Opening Quarrel and Quandary, Cynthia Ozick’s latest collection of essays, is like removing the top from a box of quality chocolates: one doesn’t know where to begin. Despite a few mysterious squiggles and shapes, most of these bonbons have delectable fillings, as one might expect from the Jewish world’s foremost belle-lettrist. However, some of these pieces may be familiar to readers of The New Yorker and other publications where they first appeared.
Perhaps the most celebrated and talked-about of these essays is “Who Owns Anne Frank?”, the author’s frank and forthright attempt to remove the sugar coating from our perception of the teenaged diarist. Ozick contends that the early, bowdlerized version of Frank’s diary, as well as the subsequent plays and movie, gave us entirely the wrong impression of her.
Despite Frank’s much-trumpeted optimism, reiterated in her highly quoted belief that people “are basically good at heart,” she knew full well what the Nazis were doing to the Jews, Ozick tells us.
Further, just as Frank was no political innocent, she was not a literary naif but understood the power of her pen, and spent much time polishing her prose. Had she lived, she would have been one of the top-ranking Jewish writers of the postwar era, Ozick contends.
If Anne Frank has become an icon and the closest thing to a saint that exists in the Jewish world, Ozick, laudably, has done her best to strip back the veneer and reveal the reality beneath. The Diary does not contain a triumphant story of the human spirit, Ozick asserts, but a pathetic account of a life in hiding from the Nazis — one of six million lives that the Nazis ultimately expunged.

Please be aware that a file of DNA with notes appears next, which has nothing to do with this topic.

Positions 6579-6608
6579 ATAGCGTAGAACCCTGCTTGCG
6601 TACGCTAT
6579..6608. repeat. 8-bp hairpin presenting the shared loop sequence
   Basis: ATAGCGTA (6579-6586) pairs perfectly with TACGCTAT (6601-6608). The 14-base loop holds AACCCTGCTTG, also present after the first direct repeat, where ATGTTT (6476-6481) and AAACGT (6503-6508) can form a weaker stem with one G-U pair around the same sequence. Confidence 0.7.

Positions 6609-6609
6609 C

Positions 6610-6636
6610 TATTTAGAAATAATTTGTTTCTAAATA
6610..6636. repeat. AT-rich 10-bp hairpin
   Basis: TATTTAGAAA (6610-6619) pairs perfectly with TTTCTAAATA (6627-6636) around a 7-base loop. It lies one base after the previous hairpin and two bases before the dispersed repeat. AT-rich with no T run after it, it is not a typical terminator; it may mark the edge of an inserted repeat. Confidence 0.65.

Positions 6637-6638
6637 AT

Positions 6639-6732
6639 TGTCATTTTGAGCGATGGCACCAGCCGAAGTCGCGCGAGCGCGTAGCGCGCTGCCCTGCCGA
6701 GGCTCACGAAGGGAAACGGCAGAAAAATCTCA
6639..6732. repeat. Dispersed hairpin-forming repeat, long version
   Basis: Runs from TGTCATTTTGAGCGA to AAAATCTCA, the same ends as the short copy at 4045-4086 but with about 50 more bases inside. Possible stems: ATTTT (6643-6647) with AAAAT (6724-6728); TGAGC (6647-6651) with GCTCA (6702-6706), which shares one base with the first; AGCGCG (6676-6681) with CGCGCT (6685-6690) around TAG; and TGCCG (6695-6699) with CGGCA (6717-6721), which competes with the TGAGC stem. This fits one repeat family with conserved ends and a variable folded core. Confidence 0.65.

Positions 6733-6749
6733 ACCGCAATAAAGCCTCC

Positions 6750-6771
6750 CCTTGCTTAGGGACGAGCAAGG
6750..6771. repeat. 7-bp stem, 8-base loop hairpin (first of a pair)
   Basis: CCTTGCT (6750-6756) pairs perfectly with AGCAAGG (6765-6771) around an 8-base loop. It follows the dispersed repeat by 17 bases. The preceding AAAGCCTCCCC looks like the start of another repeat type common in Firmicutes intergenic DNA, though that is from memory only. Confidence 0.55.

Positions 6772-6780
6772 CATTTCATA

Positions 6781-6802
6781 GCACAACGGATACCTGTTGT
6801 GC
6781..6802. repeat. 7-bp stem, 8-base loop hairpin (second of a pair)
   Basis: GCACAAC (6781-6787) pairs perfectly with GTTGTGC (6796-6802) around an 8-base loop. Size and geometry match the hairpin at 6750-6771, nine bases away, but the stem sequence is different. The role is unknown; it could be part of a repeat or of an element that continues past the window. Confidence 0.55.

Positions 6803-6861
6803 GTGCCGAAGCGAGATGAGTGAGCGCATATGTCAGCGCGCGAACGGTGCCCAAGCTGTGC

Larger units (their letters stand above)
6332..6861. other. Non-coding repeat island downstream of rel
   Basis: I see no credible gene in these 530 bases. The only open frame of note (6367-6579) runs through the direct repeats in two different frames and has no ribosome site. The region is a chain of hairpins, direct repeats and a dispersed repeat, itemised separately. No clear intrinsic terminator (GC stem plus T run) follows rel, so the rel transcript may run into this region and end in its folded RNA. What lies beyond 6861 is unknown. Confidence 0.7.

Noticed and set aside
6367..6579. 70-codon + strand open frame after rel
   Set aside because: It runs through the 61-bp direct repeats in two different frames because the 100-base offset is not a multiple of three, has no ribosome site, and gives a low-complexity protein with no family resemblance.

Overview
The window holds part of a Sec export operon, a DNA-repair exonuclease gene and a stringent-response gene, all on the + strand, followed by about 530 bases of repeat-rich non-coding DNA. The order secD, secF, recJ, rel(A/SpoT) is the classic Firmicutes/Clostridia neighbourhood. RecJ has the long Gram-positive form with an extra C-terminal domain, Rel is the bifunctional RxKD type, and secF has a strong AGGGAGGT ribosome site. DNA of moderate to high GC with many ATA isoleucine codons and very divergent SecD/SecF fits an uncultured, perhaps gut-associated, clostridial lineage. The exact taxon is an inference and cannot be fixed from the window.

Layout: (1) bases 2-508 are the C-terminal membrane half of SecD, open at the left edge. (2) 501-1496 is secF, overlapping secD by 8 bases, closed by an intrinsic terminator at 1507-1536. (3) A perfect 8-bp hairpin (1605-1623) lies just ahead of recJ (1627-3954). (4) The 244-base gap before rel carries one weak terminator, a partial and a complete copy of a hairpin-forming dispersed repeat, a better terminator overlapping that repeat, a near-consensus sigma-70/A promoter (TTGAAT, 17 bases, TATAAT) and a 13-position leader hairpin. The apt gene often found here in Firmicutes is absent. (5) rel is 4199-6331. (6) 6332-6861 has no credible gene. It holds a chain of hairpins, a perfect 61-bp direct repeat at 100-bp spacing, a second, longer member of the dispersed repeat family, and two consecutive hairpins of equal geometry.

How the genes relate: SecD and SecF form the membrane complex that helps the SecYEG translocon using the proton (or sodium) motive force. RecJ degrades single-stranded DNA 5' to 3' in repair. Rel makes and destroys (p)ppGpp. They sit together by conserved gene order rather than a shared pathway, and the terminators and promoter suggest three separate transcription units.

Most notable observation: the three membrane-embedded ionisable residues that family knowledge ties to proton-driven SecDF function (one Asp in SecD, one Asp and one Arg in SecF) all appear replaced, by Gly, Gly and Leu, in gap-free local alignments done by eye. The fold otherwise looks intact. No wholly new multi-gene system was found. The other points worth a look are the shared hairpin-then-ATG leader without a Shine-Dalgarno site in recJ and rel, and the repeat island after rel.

What the Diary reveals is not a tender tale of teenaged love blooming under extremely adverse conditions, but a tragic chronicle of dehumanization and defeat whose postscript is death.
Besides reclaiming the real Anne Frank and relegating the Hollywoodized version to the dustbin of history, Ozick evokes another phoenix from the ashes by writing of the diarist with affection that is only slightly veiled, of the sort that might be reserved for a friend, professional colleague, or sister. Ozick would likely have known Frank had she survived, and her opening sentence shocks us by projecting her as a real, living person into the present-day world: “If Anne Frank had not perished in the criminal malevolence of Bergen-Belsen early in 1945, she would have marked her seventieth birthday at the brink of the twenty-first century.”
It’s this ability of Ozick’s of personalizing the page, of taking literature and its creators to heart, that enlivens her prose. In “Dostoevsky’s Unabomber,” she contemporizes a discussion of Raskolnikov, the nihilistic protagonist from Crime and Punishment, by making a logical parallel to Theodore Kaczynski, the modern-day Unabomber, whose manifesto, it turns out, resembled those of countless crazed anarchists and neo-Luddites from the previous century. Ozick’s concern, not surprisingly, remains literary, and she digs deep into Dostoevsky’s — not Kaczynski’s — soul, finding “woeful pockets of obscurantist venom” within.
In “The Impossibility of Being Kafka,” she explores Kafka’s haunting presence in modern culture and points out that while he wrote of a man turning into a bug, he died in 1924 and so “did not live to see human beings degraded to the status and condition of vermin eradicated by an insecticidal gas.”
As evidenced in such refreshing first-person pieces as “Lovesickness” and “How I Got Fired From My Summer Job”, Ozick has a lighter side as well. Although she is often serious and cerebral as befits her subjects, she knows to inject levity into language and is delightfully adept at making fun of herself. Quarrel & Quandary is no less entertaining than her previous collections, Fame & Folly, and Metaphor & Memory. With its variety of flavours, the American author’s latest box of delectables should prove irresistible to the Jewish intellectual pallette. ♦